Matthews: James contacted me because he was interested in revisiting a series of movies from the seventies. He didn’t want to remake Cruising, but to do something that was a nod to it. And he knew that he wanted there to be real gay sex, but he didn’t feel totally comfortable tackling that himself. So that’s where I was brought in because at the time my first feature, I Want Your Love, was doing festivals and that movie has unsimulated gay sex woven into the narrative. From the first time we talked to the moment we went into production was four weeks.

Initially I was trying to nail down a lot of things, and then loosened up once we decided the making of the film was going to be as important as the film within the film. I think that was the best choice because it allowed us to do so many more things than just recreate these forty lost minutes of Cruising. On a very practical level it allowed us to be forgiven for shaky cameras or for audio that was imperfect. But it also allowed us to address real life subjects that were parallel to Cruising in some ways.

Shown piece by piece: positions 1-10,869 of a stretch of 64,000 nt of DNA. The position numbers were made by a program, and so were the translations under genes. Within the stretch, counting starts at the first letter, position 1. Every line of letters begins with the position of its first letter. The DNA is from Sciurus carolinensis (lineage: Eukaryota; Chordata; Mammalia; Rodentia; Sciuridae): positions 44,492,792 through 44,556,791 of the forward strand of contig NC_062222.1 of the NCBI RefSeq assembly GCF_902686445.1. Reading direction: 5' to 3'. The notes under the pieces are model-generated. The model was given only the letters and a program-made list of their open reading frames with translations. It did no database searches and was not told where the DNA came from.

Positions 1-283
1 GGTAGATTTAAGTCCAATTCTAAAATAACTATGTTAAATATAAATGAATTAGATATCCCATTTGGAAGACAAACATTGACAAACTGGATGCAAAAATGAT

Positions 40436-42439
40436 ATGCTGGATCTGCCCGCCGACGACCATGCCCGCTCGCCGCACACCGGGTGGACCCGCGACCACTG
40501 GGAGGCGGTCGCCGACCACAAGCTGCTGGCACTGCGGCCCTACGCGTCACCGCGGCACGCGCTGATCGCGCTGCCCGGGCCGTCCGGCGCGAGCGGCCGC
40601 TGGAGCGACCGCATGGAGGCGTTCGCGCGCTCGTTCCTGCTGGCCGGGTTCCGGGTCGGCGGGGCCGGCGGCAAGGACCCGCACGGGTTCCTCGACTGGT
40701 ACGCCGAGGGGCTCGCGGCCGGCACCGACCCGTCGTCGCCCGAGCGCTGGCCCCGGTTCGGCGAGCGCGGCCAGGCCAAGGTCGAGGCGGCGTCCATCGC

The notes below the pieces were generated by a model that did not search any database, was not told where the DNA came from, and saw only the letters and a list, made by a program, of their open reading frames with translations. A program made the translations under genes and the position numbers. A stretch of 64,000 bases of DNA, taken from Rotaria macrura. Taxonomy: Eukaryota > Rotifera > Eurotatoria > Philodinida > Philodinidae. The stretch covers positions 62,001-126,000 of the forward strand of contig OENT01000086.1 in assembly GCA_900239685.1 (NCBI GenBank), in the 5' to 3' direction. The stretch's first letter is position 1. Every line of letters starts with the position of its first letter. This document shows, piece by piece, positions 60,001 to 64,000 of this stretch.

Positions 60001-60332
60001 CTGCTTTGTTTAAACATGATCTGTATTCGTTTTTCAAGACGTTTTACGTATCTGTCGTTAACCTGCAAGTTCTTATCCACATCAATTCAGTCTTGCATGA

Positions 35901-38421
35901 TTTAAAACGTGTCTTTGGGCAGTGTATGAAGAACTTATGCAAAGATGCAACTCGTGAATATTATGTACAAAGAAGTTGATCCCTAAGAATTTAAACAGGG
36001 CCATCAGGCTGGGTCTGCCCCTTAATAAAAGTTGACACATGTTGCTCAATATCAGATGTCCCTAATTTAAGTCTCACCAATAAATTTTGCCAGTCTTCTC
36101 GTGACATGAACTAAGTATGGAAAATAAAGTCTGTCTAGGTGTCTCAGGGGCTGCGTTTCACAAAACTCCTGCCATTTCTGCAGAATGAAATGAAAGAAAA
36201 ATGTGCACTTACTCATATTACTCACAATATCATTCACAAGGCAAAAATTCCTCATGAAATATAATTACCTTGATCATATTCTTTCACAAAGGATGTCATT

Filmmaker: So, unlike your preparation for I Want Your Love, you went into production with a kind of treatment more than a screenplay?

Matthews: It just made sense to put in guideposts, rather than dialogue, because it was important for it to seem honest. I’m not going to write down what is in James Franco’s head. There were a few things I felt were important for them to cover, but once they started talking they were just bouncing off each other.

Filmmaker: How did you approach the casting process, given the nature of the material? I know that in I Want Your Love you spent a lot of time discussing the potential consequences of the work for your actors’ lives, is that how it was on Leather Bar?